Bowling is much more in-depth, yet very simple to execute. There are a wide range of techniques on offer, including spin bowls, sliders and leg-cutters and there is a degree of skill and thought needed before each and every delivery. Switching bowling techniques and working out the batsmens’ strengths and weaknesses to try and catch them out is certainly a highlight and, like batting, if you do bowl a player out it’s a satisfying feeling knowing that it took skill to do so. Bowling in Ashes Cricket follows a similar vein as other cricket games, with a small circular target that you can place in the area where you want the ball to land. There’s also a bowling meter and it’s up to you to try and hit the sweet spot to bowl a perfect delivery. Though not as exciting as batting, the bowling mechanic works well and is deep enough to allow you to experiment and try out some of the more advanced techniques. 

Fielding is the weakest of the three actions. There is no an option to control the fielders, although you can impressively alter the fielding positions and customize your field in an attacking or defensive role. The mechanic for catching takes the form of a QTE-based action where you have to press a button at exactly the right time. The margin for error is extremely small, frustratingly so at times. Though you could blame the fact that we’ve played quite a few matches where we’ve missed half-a-dozen simple catches on our lack of skills, the QTE system is still a fairly dull and unimpressive feature that adds little to the enjoyment of the game. 


Our biggest complaint with Ashes Cricket 2009, however, is how tough the A.I. is outside of easy mode. At normal level, batting is very challenging, but still a lot of fun. You need to mix up defensive and attacking play and make split second decisions depending on how the ball has been pitched. Bowling, on the other hand, is extremely tough. Opposition batsmen at normal level are extremely adept at reading your bowls and scoring boundaries and it’s really hard to bowl them out. Of course, this could be because we’ve not mastered the art of bowling, but still it feels a little too unbalanced and more difficult then it should be. On hard difficulty, the A.I. is insanely good. You’ll need the skills of Shane Warne himself to stand any chance of bowling a player out. Ashes Cricket 2009 would have benefited from a bit of A.I. balancing to make it a little bit easier, especially on hard mode, but even on normal difficulty. However, if you’re up for a challenge you’re certainly going to get it.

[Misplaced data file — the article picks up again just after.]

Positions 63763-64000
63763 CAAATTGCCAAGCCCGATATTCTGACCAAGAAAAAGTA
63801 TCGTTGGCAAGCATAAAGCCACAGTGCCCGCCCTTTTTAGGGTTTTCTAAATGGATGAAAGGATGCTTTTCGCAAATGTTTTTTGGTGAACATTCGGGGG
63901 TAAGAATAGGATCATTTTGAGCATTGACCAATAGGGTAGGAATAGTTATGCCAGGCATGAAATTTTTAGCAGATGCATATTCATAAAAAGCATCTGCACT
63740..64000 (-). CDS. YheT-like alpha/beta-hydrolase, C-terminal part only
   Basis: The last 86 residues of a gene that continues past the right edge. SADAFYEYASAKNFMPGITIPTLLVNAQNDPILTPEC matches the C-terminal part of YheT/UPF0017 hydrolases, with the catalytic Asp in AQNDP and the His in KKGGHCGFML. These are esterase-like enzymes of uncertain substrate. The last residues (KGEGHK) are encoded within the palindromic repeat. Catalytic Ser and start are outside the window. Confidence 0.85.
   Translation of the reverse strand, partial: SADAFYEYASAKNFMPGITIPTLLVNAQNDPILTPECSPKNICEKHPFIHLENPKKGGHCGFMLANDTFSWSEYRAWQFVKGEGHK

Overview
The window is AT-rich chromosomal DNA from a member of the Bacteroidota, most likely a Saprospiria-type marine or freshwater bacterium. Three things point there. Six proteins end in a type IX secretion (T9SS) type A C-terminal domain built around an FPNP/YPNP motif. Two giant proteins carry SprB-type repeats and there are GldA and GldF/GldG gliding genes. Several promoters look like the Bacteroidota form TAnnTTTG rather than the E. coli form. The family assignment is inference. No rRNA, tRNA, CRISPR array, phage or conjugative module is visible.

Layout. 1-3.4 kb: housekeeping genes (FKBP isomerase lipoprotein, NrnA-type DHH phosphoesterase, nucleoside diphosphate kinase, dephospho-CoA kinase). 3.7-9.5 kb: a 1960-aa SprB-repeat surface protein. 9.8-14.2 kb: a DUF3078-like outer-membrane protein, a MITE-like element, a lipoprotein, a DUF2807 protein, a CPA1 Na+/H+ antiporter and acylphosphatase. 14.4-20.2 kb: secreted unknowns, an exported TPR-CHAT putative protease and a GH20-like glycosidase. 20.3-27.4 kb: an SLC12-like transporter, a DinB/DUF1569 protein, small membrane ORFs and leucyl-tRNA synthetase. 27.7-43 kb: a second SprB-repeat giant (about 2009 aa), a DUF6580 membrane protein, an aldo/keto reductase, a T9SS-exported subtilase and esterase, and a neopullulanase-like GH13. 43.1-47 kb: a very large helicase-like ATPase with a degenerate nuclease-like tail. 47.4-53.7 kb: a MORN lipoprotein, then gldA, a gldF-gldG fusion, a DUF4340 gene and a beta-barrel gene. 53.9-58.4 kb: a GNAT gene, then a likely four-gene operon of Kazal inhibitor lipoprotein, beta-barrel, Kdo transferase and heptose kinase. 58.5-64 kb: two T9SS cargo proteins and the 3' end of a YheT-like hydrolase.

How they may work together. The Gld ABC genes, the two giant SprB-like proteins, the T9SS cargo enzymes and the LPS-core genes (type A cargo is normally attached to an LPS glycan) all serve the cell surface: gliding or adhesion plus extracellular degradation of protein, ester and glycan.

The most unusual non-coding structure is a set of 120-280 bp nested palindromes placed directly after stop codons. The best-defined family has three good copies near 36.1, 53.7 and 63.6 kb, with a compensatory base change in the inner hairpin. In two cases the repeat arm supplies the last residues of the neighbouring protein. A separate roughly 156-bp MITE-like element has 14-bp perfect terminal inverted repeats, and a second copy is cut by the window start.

Overall, it’s clear that Transmission Games has gone a little further than most to deliver an authentic, fairly deep, yet simple to play cricket game that has an accessible control scheme, but still manages to deliver enough depth and challenge to appeal to hardened cricket fans. There are some good features that run alongside the gameplay too, including the confidence building system, which if you perform well, gives you an increased chance of bowling that perfect googly or hitting a six. There’s also an adequate range of customization options, including a player and squad editor, which should appease those players looking for a more complete cricketing experience. Despite the few issues we have with Ashes Cricket 2009, it’s still the best cricket game on console this year. And though, admittedly, you haven’t got much of a choice elsewhere (none in fact) we can’t see cricket fans being disappointed with this challenging and tactically-rich game of cricket.



The Final Word

Not the complete package, but still a very competent, challenging and enjoyable game of cricket.